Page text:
• The definitions for an attribute are not operational.

      • Modifiability with regards to which aspect?

    • Which quality a particular aspect belongs to.

      • Is a system failure an aspect of availability, an aspect of security, or an aspect of usability?

    • Each attribute community has developed its own vocabulary.

      • Performance community events, security community attacks, availability community failures, and usability community user input may actually refer to the same occurrence.


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Quality Attribute Scenario

  • Solution:

    • Quality Attribute Scenarios as a means of characterizing quality attributes

  • consists of six parts:

    • Source of stimulus.

    • Stimulus.

    • Environment.

    • Artifact.

    • Response.

    • Response measure.


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Quality Attribute Scenario (cont.)

  • General Scenario


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Quality Attribute Scenario (cont.)

  • Sample Scenario



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The Whole Story

Business

Requirements

Quality

Requirements

Tactics Selection

Tactics Implementation:

Architectural Patterns


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Tactics

  • A tactic is a design decision that influences a quality attribute.

  • e.g. using redundancy to increase availability

  • Tactics can be refined to other tactics to become more concrete; e.g. redundancy: redundancy of data + process




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Patterns

  • A pattern is a common abstract solution to a common abstract problem that

    • Can be tailored to a given situation

    • Has predefined characteristics

  • Abstraction level of patterns

    • Business

    • Analysis

    • Architecture

    • Design

    • Implementation (Idioms)

    • Test Patterns (or guideline to testing patterns)


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Relationship of Tactics to Patterns

  • An architect usually chooses a pattern or a collection of patterns designed to realize one or more tactics.

  • However, each pattern implements multiple tactics, whether desired or not.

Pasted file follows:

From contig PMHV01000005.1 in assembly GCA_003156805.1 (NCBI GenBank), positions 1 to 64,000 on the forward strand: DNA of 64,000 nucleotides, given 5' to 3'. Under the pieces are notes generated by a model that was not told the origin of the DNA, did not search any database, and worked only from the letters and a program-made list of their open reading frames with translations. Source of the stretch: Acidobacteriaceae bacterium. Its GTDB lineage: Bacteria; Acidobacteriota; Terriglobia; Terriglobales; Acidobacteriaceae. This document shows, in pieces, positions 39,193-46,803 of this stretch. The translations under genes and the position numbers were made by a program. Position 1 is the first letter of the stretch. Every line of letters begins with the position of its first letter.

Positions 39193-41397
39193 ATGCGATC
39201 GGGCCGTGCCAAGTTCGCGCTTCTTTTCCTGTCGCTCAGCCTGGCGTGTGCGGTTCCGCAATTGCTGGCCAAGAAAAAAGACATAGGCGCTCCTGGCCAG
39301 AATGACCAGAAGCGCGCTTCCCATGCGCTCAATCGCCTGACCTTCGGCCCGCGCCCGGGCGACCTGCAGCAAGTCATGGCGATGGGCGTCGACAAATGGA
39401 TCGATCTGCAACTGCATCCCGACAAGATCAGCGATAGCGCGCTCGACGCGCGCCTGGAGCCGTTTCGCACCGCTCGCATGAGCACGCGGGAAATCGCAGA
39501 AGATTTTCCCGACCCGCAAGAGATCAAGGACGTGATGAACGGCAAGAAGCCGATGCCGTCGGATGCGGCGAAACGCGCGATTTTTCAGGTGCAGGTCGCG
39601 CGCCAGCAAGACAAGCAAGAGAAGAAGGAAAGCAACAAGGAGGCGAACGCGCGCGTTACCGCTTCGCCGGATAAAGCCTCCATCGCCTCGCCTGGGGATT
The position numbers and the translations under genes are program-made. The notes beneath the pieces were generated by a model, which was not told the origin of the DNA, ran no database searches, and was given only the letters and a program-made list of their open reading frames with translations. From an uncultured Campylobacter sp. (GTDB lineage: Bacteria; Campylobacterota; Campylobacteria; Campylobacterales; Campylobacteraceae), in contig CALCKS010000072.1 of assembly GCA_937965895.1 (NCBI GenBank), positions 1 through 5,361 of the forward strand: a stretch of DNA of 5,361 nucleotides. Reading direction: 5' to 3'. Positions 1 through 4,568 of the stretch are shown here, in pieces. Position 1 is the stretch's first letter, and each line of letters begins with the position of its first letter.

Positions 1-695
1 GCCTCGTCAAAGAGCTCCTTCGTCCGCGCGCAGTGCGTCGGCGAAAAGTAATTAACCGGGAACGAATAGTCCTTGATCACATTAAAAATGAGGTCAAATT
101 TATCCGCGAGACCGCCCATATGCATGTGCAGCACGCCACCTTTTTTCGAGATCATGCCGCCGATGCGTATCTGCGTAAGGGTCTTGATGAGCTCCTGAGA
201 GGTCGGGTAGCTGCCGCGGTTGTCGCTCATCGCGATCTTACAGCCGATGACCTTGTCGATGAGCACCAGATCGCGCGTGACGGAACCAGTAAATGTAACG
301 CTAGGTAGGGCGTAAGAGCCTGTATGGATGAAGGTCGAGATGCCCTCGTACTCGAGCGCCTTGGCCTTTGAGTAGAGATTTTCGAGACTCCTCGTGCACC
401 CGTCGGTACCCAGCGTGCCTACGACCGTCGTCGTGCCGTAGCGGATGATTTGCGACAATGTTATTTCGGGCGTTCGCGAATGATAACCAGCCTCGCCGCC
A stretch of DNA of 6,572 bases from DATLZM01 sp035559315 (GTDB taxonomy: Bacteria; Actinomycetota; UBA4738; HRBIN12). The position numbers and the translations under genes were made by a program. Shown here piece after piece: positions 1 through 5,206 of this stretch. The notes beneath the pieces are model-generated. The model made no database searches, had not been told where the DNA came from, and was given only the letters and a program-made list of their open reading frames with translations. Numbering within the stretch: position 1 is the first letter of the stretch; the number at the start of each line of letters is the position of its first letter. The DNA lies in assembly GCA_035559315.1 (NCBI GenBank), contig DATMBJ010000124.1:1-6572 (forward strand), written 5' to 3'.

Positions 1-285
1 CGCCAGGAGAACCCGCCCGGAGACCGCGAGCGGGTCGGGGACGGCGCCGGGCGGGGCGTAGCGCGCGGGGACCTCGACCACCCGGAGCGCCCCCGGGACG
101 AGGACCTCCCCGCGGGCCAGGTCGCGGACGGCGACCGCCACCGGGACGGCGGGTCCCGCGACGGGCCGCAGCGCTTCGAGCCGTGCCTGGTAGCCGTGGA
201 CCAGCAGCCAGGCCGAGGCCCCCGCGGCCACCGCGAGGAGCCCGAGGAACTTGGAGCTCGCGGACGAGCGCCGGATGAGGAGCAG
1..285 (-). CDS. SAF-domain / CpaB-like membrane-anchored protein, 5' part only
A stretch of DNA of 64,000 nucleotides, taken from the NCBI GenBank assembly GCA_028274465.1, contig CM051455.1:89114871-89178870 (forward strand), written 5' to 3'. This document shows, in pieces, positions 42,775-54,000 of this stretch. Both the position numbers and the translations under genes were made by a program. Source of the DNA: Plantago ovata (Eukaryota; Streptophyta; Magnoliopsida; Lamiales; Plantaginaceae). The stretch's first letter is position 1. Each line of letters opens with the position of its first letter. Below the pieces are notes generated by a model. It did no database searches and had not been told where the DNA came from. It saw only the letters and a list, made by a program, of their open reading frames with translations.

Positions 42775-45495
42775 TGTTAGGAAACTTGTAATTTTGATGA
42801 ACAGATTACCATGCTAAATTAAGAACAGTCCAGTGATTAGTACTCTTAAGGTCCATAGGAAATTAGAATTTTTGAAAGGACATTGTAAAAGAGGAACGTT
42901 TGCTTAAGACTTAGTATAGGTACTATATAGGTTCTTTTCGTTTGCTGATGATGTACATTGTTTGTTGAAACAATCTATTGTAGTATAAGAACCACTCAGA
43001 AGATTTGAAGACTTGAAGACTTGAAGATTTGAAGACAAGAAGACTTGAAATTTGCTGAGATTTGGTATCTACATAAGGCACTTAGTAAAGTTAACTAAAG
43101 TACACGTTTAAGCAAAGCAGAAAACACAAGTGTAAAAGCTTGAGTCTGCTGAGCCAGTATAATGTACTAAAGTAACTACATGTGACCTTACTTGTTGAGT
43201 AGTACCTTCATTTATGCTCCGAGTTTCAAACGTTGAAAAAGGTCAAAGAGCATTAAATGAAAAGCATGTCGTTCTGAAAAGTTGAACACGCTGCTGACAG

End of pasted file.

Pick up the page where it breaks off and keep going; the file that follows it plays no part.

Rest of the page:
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Famous Pattern (Style) categories

Data-centered

  • Repository

  • Blackboard (publisher-subscriber)

  • Structural solution to integrability of data

  • Scalability

  • Modifiability

  • Client

    Client

    Shared Data

    Client

    Client


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    Famous Pattern (Style) categories

    Dataflow

    • Bach sequential

    • Pipes and filters

  • Reusability

  • Modifiability

  • Not interactive

  • Poor performance


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    Famous Pattern (Style) categories

    Virtual Machine

    • Interpreter (e.g. Adaptive Object Model)

  • Portability

  • Simulation

  • Adaptability

  • Low performance


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    Famous Pattern (Style) categories

    Call and Return

    • Main program and sub-routine

      • Modifiability

    • Remote procedure call

      • Performance tuning

    • Object-oriented or abstract data type

      • Modifiability

      • Reuse

    • Layered

      • Modifiability

      • Portability


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    Famous Pattern (Style) categories

    Independent components

    • Communicating Processes

      • Scalability

    • Event Systems

  • Modifiability


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    Example: ATM Software

    Develop 3 different architectures for ATM software and compare them regarding fulfillment of quality attributes.

    ATM = Automatic Teller Machine

    User operations:

    • Insert card and enter PIN

    • Withdraw money

    • Check Balance






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    Attribute-Driven Design

    • bases the decomposition process on the quality attributes.

    • quality requirements should be expressed as a set of system-specific quality scenarios.

    • Steps

      • Choose the module to decompose

      • Refinement

        • Choose the architectural drivers

        • Choose an architectural tactic and pattern

        • Instantiate modules and allocate functionality

        • Define interfaces of the child modules

        • Verify and refine use cases and quality scenarios

      • Repeat the steps above for every module